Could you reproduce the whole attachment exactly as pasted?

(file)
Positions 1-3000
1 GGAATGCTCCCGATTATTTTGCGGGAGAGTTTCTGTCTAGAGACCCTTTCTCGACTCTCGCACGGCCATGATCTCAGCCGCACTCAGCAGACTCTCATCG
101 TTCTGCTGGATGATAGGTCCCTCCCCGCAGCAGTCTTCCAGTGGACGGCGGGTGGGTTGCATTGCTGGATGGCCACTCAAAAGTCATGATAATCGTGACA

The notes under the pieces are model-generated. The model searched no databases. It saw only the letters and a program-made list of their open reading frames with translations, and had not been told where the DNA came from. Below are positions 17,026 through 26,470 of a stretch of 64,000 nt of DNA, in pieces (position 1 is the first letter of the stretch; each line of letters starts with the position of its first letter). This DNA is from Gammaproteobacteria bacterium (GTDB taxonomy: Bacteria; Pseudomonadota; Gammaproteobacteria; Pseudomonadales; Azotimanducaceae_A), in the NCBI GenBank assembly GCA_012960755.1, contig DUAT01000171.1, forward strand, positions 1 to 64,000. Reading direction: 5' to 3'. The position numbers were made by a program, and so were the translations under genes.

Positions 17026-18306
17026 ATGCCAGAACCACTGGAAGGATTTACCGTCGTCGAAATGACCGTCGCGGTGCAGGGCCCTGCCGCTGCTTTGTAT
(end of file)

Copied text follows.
Positions 1-3000
1 GGAATGCTCCCGATTATTTTGCGGGAGAGTTTCTGTCTAGAGACCCTTTCTCGACTCTCGCACGGCCATGATCTCAGCCGCACTCAGCAGACTCTCATCG
101 TTCTGCTGGATGATAGGTCCCTCCCCGCAGCAGTCTTCCAGTGGACGGCGGGTGGGTTGCATTGCTGGATGGCCACTCAAAAGTCATGATAATCGTGACA

The notes under the pieces are model-generated. The model searched no databases. It saw only the letters and a program-made list of their open reading frames with translations, and had not been told where the DNA came from. Below are positions 17,026 through 26,470 of a stretch of 64,000 nt of DNA, in pieces (position 1 is the first letter of the stretch; each line of letters starts with the position of its first letter). This DNA is from Gammaproteobacteria bacterium (GTDB taxonomy: Bacteria; Pseudomonadota; Gammaproteobacteria; Pseudomonadales; Azotimanducaceae_A), in the NCBI GenBank assembly GCA_012960755.1, contig DUAT01000171.1, forward strand, positions 1 to 64,000. Reading direction: 5' to 3'. The position numbers were made by a program, and so were the translations under genes.

Positions 17026-18306
17026 ATGCCAGAACCACTGGAAGGATTTACCGTCGTCGAAATGACCGTCGCGGTGCAGGGCCCTGCCGCTGCTTTGTAT